Families in HUD's Moving to Opportunity program had the chance to move to neighborhoods with lower poverty, lower crime rates and, presumably, more opportunities for employment, good schools and better quality of life. Did they benefit from the moves and did they remain there to continue those benefits? This brief identifies patterns of moving for MTO families and the characteristics of the neighborhoods both from and to which they moved. (author abstract)

  • Individual Author: Hetling, Andrea; Born, Catherine E.; Tracy, Kirk
    Reference Type: Report
    Year: 2004

    The purpose of the present study is to provide policymakers and program managers with important data relevant to the time-limit population and time limit policy. Specifically, using telephone survey data from a random sample of single parent, Maryland cash assistance case heads, the study looks at the intersection of the five-year time limit threshold and urban residence, that is residence in the City of Baltimore. We focus particularly on adult case heads in Baltimore City who, through exemption or extension, had been on assistance for 60 months or more and examine how their profiles and self-perceived barriers compare to those of urban recipient adults who had received fewer than 12 months of cash assistance.

    The study permits us to begin to disentangle the impact of urban residence from the correlates of being a long-term versus short-term welfare user. That is, by limiting the analyses to urban cases, we are able to present information about the barriers faced by time-limit cases within a local context. This is an important analytical variation. Without separating out...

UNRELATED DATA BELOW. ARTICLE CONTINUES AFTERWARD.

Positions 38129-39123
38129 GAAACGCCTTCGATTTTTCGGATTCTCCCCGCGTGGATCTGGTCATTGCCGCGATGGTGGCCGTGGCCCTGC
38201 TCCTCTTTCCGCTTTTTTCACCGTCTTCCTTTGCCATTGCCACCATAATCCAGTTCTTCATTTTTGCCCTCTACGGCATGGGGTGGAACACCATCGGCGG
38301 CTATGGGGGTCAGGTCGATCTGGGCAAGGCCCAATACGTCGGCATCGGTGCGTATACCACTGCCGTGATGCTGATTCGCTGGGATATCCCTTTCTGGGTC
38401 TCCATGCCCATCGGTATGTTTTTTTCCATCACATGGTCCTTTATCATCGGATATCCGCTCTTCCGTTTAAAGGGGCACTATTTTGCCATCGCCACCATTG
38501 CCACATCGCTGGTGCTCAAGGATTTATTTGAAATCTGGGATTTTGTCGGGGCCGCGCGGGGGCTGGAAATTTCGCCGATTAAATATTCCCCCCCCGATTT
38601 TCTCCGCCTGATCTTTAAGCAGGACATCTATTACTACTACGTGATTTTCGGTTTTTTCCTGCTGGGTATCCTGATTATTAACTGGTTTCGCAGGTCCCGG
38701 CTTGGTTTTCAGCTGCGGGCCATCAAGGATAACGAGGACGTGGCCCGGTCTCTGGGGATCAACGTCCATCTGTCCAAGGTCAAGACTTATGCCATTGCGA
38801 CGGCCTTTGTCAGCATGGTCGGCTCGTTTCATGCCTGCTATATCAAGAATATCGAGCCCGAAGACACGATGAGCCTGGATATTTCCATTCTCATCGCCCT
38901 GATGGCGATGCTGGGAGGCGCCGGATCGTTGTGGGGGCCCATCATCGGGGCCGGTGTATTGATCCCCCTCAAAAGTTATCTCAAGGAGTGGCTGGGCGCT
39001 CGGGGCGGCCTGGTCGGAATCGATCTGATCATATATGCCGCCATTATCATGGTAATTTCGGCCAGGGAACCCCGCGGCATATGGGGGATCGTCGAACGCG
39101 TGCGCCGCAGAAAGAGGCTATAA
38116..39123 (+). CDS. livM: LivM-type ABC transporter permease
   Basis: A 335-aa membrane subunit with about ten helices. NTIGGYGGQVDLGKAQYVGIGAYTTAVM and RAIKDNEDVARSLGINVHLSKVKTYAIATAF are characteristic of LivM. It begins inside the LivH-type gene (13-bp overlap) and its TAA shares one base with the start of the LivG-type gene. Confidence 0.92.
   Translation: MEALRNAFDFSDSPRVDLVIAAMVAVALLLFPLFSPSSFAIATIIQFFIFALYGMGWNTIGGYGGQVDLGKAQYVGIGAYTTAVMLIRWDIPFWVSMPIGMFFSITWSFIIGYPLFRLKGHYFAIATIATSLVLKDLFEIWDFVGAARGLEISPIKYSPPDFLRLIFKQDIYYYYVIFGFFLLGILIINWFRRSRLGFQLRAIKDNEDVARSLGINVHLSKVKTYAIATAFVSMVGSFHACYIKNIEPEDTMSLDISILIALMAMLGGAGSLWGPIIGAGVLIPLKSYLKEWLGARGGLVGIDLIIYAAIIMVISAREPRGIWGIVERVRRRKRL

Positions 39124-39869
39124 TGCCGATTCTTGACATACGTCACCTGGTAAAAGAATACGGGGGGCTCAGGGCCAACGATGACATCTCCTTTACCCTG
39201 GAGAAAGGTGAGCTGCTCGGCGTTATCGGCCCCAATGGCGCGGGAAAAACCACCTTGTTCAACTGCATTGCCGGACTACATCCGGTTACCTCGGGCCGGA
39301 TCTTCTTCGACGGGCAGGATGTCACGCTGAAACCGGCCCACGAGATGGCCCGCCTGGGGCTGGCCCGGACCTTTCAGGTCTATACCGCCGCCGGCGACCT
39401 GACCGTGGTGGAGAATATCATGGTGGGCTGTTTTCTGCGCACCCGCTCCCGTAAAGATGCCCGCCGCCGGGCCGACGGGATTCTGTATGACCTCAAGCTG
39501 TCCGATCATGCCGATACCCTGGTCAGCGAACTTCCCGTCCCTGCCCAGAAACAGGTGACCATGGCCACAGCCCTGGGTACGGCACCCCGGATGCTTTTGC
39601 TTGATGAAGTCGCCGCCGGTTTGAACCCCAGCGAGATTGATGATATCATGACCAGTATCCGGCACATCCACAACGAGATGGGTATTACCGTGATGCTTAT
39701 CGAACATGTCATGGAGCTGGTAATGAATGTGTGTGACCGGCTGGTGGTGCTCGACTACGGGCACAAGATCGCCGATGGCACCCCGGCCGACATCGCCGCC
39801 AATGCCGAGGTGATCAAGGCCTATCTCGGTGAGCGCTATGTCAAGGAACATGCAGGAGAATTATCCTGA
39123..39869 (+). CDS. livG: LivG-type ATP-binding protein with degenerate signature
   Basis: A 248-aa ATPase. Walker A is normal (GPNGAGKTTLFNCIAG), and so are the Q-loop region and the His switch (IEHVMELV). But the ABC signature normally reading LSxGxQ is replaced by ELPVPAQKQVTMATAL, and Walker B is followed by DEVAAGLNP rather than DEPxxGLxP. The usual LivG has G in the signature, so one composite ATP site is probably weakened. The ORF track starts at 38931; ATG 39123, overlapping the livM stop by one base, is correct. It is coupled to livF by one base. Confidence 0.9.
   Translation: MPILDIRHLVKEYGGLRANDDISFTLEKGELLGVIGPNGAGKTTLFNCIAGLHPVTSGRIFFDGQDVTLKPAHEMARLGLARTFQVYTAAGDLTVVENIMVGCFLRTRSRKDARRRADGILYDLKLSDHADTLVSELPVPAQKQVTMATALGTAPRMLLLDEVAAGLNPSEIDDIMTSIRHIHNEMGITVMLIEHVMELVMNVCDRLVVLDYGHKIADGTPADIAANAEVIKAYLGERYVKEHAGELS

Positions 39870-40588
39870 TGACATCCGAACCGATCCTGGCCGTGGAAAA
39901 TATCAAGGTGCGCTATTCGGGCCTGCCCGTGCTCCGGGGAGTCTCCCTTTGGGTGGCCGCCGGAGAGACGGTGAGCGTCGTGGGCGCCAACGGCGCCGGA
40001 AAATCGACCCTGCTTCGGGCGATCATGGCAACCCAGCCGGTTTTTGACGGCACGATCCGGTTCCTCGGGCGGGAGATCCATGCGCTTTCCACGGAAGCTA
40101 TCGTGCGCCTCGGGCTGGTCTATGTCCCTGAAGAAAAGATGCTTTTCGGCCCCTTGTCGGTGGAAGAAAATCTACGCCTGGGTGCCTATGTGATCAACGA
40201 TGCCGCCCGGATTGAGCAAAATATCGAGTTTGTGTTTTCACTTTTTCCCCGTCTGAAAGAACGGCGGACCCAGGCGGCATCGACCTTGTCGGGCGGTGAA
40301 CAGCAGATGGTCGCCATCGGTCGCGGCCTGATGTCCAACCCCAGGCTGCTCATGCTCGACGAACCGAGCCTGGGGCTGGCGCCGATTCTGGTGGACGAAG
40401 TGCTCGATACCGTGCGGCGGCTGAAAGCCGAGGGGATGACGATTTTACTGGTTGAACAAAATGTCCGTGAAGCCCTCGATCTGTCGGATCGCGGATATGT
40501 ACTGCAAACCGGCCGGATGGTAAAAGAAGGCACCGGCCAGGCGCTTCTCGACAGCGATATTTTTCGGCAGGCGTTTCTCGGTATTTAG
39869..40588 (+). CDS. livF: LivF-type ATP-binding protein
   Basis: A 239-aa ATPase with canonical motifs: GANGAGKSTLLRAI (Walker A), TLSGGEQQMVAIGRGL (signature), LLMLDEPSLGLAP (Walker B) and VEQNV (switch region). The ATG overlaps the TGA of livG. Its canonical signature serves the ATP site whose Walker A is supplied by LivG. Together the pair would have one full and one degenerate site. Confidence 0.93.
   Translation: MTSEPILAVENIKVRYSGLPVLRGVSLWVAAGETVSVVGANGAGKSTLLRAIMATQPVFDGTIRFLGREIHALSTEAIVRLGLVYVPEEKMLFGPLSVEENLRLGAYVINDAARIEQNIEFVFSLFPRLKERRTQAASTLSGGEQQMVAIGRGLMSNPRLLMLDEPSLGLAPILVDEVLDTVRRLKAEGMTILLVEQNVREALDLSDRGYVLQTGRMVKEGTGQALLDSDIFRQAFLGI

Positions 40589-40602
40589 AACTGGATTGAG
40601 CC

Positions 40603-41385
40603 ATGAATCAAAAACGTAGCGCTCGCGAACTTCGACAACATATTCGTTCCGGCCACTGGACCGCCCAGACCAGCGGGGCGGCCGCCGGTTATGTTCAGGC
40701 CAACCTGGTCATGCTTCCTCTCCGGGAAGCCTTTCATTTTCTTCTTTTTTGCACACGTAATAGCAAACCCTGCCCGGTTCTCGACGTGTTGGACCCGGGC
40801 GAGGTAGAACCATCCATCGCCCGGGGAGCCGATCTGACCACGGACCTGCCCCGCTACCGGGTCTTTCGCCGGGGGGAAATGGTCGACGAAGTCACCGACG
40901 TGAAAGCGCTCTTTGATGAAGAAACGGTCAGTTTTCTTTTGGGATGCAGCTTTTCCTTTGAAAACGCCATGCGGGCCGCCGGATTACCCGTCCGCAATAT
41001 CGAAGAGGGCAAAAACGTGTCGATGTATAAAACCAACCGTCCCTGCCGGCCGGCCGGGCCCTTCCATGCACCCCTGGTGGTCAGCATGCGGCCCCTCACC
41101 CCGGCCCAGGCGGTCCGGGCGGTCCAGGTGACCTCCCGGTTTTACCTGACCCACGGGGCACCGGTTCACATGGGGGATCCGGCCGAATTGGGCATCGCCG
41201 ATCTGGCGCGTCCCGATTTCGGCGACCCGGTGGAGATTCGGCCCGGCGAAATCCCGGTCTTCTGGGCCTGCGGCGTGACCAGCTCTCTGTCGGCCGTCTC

The purpose of the present study is to provide policymakers and program managers with important data relevant to the time-limit population and time limit policy. Specifically, using telephone survey data from a random sample of single parent, Maryland cash assistance case heads, the study looks at the intersection of the five-year time limit threshold and urban residence, that is residence in the City of Baltimore. We focus particularly on adult case heads in Baltimore City who, through exemption or extension, had been on assistance for 60 months or more and examine how their profiles and self-perceived barriers compare to those of urban recipient adults who had received fewer than 12 months of cash assistance.

    The study permits us to begin to disentangle the impact of urban residence from the correlates of being a long-term versus short-term welfare user. That is, by limiting the analyses to urban cases, we are able to present information about the barriers faced by time-limit cases within a local context. This is an important analytical variation. Without separating out or controlling for city residence, studies of time limit cases might be identifying differences between urban and non-urban areas and caseloads, rather than real differences between time-limit and non time-limit cases. Although preliminary, the study is also important because it offers some thoughts for policy-making, program development, and front-line case management for a client group which has already reached the federal time limit, can only increase in size with the passage of time, is at heightened risk of losing benefits, and yet may be quite disadvantaged relative to other welfare clients. (author abstract)